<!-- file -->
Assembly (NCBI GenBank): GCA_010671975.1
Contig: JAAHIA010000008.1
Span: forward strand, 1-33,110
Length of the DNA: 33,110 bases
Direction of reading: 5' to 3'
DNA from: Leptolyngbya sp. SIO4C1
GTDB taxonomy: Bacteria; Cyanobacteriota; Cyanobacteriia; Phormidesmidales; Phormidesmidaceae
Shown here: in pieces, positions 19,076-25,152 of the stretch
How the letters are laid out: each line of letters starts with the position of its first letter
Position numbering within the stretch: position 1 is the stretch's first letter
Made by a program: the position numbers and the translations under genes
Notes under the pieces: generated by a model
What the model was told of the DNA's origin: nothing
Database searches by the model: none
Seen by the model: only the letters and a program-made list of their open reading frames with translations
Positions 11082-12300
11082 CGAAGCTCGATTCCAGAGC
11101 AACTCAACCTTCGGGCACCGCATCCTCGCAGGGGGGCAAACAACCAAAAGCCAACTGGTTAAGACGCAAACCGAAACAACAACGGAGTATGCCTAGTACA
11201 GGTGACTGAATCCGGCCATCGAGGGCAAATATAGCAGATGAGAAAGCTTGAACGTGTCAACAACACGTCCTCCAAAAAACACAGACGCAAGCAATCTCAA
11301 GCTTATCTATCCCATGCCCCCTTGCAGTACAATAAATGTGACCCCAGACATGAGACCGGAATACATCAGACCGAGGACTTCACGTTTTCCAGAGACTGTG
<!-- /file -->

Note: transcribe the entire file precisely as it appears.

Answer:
Assembly (NCBI GenBank): GCA_010671975.1
Contig: JAAHIA010000008.1
Span: forward strand, 1-33,110
Length of the DNA: 33,110 bases
Direction of reading: 5' to 3'
DNA from: Leptolyngbya sp. SIO4C1
GTDB taxonomy: Bacteria; Cyanobacteriota; Cyanobacteriia; Phormidesmidales; Phormidesmidaceae
Shown here: in pieces, positions 19,076-25,152 of the stretch
How the letters are laid out: each line of letters starts with the position of its first letter
Position numbering within the stretch: position 1 is the stretch's first letter
Made by a program: the position numbers and the translations under genes
Notes under the pieces: generated by a model
What the model was told of the DNA's origin: nothing
Database searches by the model: none
Seen by the model: only the letters and a program-made list of their open reading frames with translations
Positions 11082-12300
11082 CGAAGCTCGATTCCAGAGC
11101 AACTCAACCTTCGGGCACCGCATCCTCGCAGGGGGGCAAACAACCAAAAGCCAACTGGTTAAGACGCAAACCGAAACAACAACGGAGTATGCCTAGTACA
11201 GGTGACTGAATCCGGCCATCGAGGGCAAATATAGCAGATGAGAAAGCTTGAACGTGTCAACAACACGTCCTCCAAAAAACACAGACGCAAGCAATCTCAA
11301 GCTTATCTATCCCATGCCCCCTTGCAGTACAATAAATGTGACCCCAGACATGAGACCGGAATACATCAGACCGAGGACTTCACGTTTTCCAGAGACTGTG